Battery storage makes wind project different

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You don’t need a weatherman to know which way the wind blows, but to harness the potential energy of wind, you do need the latest technology.
While wind is a clean and renewable power source, its deployment has been limited because of how its generative power comes and goes with no correlation to demand. Arlington-based AES Corp., however, believes that storing wind’s power in batteries is at least a partial answer to that reliability problem.

AES generates and distributes power in 27 countries using just about every kind of energy source there is: coal, gas, bio-fuels, hydro — everything but nuclear. It operates 1,700 megawatts of wind capacity worldwide.

Last fall, AES opened a wind farm at Laurel Mountain near Elkins, W.Va. The farm’s 61 turbines, which stretch along 13 miles of ridgeline, can generate 98 megawatts of electricity, enough to light 20,000 homes. The envelope-pushing part of the facility, though, is that the turbines are connected with the largest battery storage facility in the country. It can store 32 megawatts or about a third of the turbines’ output.

Laurel Mountain is “a significant scale-up,” says John Zahurancik, vice president of AES Energy Storage, Deployment and Operations. Its 1.3 million advanced lithium-ion batteries “are active all the time,” he explains, regulating or releasing power every four seconds in response to fluctuations in supply and demand. The batteries, housed in containers that cover about an acre next to the site’s transmission substation, use no water and produce no direct emissions. They are “pointing in the direction in which we are going,” Zahurancik says.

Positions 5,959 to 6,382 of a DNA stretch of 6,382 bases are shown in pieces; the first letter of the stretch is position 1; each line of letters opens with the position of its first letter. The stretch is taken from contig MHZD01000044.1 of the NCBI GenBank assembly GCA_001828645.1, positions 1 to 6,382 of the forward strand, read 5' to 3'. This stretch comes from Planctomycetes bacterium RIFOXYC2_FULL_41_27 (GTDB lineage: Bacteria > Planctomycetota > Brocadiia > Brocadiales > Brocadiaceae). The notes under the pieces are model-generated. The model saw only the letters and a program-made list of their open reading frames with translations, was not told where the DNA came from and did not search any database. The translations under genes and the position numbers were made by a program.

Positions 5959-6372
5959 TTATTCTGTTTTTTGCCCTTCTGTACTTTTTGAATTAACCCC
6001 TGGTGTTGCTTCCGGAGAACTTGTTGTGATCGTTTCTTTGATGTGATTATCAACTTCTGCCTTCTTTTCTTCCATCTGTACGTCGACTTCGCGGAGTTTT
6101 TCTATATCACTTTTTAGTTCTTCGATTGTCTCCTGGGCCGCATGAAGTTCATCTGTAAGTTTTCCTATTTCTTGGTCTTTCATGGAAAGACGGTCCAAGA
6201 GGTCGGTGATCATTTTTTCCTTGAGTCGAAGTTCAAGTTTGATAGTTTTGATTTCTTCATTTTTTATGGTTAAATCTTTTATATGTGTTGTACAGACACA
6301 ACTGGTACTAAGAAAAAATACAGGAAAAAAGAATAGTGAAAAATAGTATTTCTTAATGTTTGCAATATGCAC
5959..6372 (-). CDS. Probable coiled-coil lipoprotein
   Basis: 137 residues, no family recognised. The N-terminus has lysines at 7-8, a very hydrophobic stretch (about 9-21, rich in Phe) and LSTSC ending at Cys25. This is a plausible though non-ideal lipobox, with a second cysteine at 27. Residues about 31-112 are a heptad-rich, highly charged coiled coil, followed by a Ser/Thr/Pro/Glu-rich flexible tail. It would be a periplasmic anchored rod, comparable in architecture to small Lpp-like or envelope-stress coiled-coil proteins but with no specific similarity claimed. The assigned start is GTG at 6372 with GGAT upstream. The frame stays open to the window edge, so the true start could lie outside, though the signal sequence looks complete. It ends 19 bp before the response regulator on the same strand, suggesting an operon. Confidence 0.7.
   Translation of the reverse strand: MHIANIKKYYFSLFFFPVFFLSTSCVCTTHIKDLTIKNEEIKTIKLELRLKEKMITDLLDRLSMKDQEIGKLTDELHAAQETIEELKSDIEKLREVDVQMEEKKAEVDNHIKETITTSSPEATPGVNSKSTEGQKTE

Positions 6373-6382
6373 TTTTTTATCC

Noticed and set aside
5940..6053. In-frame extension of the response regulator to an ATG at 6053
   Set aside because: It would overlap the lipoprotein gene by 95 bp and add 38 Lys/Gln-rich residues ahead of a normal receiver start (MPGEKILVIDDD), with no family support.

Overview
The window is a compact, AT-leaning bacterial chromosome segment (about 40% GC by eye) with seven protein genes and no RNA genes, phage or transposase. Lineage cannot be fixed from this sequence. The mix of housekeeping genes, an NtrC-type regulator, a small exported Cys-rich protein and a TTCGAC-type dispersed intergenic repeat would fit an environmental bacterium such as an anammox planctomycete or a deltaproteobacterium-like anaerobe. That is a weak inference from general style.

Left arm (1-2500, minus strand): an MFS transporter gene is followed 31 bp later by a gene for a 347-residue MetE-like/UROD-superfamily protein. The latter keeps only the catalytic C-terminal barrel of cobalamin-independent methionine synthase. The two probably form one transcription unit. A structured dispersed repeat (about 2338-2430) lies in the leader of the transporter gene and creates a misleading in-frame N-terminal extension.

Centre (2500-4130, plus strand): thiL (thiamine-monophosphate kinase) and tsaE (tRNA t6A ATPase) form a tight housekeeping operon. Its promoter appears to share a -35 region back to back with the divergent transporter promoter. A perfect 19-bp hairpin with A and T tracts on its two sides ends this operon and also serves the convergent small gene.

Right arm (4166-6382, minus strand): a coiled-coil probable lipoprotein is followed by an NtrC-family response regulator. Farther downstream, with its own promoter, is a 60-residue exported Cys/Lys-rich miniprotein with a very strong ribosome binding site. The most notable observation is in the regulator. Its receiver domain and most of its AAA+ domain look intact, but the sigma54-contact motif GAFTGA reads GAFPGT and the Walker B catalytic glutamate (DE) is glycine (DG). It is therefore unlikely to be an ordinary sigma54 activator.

AES sells the electricity to PJM Interconnection, the power grid that serves 13 East Coast states, including Virginia. PJM has 52 million customers, so Laurel Mountain’s contribution to its output is minuscule, far less than one percent. Although Zahurancik maintains that “wind is generally considered to be competitive,” its incorporation into the grid is at least partly the result of state mandates to use more renewable and clean energy. 

Ahmad Pesaran is the energy storage team leader at the Center for Transportation Technologies and Systems at the National Renewable Energy Laboratory in Golden, Colo. He says that wind currently represents 1 to 2 percent of U.S. power production but expects that figure to rise. He also anticipates more battery storage facilities, with costs, which have been “an issue,” coming down as more batteries come on the market.

“Utilities are very conservative entities,” Pesaran says. “They don’t move quickly.” Nevertheless, he believes that the battery storage technology is gaining momentum. “Batteries,” he declares, “will be part of the business of the future.”

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